all that jazz

 

November 20, 2020

Vernon has a healthy, but somewhat underground, jazz scene. Not literally underground, of course. In fact, the Vernon Jazz Club sits proudly overlooking Vernon’s 30th Avenue in the upper floor of a heritage building that also houses Nolan’s Pharmasave.

The building was built in 1906 and used as a sales outlet for farm machinery. In 1910, the Ranchers’ Club, described as a “family social club” with male and female members, took over the second floor. A few years later, the bottom floor was purchased by R.E. Berry and converted to a drugstore. Meanwhile, the Ranchers’ Club was starting to lose their family-friendly reputation. In 1919, the club’s steward was fired for hosting all-night card games with unrestricted stakes. 

 

The first gig hosted by the Vernon Jazz Society and featuring the Larry Crawford Jazz Ensemble, held on September 11, 1999, in the basement of the Sandman Inn

In 1922, the group was reorganized as the Vernon Club for men only, and a peephole was installed in the door to screen those entering. It is even reported that the RCMP set up surveillance in the building across the street to determine what kind of card games were being played. The Vernon Club lasted until 2001.

A few years before the club folded, Tom Collins, a former HVAC technician, Curt Latham, a doctor, and Gerry Sholomenko, a secondary school teacher, and all jazz lovers, meet over coffee to discuss the organization of a venue where the music “wasn’t too loud, couples could have a dance or two, and local jazz musicians would have a stage,” and thus the Vernon Jazz Society was born.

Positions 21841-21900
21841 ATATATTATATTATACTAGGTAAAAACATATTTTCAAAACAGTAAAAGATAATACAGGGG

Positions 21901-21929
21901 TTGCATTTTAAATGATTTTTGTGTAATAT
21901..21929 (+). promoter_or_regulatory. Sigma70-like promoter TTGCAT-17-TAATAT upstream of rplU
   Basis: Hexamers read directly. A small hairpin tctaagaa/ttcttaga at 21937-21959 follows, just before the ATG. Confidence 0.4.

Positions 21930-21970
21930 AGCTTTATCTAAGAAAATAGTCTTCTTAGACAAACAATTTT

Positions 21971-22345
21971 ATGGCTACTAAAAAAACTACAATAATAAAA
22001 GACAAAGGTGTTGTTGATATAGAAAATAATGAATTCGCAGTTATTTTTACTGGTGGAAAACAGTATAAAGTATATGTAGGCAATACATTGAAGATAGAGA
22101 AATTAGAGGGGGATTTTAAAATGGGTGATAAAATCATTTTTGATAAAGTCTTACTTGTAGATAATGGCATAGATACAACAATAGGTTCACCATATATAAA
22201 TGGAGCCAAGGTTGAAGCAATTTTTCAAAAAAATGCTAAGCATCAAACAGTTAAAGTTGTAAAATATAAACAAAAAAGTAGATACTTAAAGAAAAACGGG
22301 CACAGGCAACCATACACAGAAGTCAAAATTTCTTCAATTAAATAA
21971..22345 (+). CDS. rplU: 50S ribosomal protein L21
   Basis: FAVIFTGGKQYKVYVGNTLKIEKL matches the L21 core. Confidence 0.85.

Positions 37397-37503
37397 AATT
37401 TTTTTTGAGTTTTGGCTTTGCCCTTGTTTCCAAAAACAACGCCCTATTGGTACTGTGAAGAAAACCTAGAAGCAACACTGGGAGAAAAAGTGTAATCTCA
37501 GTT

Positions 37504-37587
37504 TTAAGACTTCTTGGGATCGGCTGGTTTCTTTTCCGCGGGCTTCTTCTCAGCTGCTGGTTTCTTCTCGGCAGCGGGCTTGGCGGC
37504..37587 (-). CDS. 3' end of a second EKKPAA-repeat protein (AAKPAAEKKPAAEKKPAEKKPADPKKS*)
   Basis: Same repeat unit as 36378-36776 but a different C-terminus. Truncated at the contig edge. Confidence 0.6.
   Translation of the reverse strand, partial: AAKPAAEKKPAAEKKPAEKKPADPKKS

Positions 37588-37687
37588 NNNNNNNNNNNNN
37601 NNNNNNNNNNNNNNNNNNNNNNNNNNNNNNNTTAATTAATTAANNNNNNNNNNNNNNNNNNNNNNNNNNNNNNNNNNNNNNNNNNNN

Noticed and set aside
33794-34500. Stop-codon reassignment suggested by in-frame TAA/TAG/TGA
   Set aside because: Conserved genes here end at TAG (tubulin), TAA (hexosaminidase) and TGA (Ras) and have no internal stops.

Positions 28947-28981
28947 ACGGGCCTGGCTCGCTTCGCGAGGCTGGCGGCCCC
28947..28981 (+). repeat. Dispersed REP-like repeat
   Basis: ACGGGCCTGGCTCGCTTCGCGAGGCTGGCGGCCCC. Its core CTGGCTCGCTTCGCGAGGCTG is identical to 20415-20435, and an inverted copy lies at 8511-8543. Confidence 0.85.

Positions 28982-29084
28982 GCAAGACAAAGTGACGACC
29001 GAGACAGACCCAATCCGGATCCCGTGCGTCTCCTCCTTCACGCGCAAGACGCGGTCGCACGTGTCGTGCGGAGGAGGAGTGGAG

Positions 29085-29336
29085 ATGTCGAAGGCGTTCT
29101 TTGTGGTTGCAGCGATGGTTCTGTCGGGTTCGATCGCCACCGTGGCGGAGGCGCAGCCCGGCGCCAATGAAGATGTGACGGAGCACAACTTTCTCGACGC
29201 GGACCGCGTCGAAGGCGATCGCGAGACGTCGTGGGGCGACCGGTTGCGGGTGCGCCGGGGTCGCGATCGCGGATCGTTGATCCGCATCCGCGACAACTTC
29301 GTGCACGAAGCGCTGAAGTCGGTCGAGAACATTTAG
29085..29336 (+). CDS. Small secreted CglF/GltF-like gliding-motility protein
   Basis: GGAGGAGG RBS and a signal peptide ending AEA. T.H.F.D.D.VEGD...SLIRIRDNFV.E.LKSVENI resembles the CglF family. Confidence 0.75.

The Society’s first gig, performed by the Larry Crawford Jazz Ensemble, was held on September 11, 1999 in the basement of the Sandman Inn. Drinks and chairs were hauled into the venue, which seated about 60 at tables around a small dance floor. Despite an awkward moment when the owner of Bean Scene, where the tickets for the evening had been sold, was turned away at the door, the performance was a success and inspired a greater public interest in Vernon’s jazz scene.

The club began to rent the current building from the Vernon Club in November of 1999 after the basement of the Sandman Inn was flooded by a burst pipe. They made a few changes to the venue, such as constructing a raised stage with curtains, and adding performance lighting and a sound system. After the folding of the Vernon Club, the Jazz Society began fully paying the modest rental fee to use the building. Since then, the Society has hosted a number of local and traveling jazz musicians, such as Brandi Disterheft, the Tom Collins Quartet, and Sherman “Tank” Doucette, to name but a few, as well as several sessions where young and mature musicians alike are invited to simply come out and “jam.” While the Jazz club has been closed since March this year, with such a passionate group of music lovers at its helm, it’s sure to continue bringing jazz to Vernon for many more years.

Gwyn Evans

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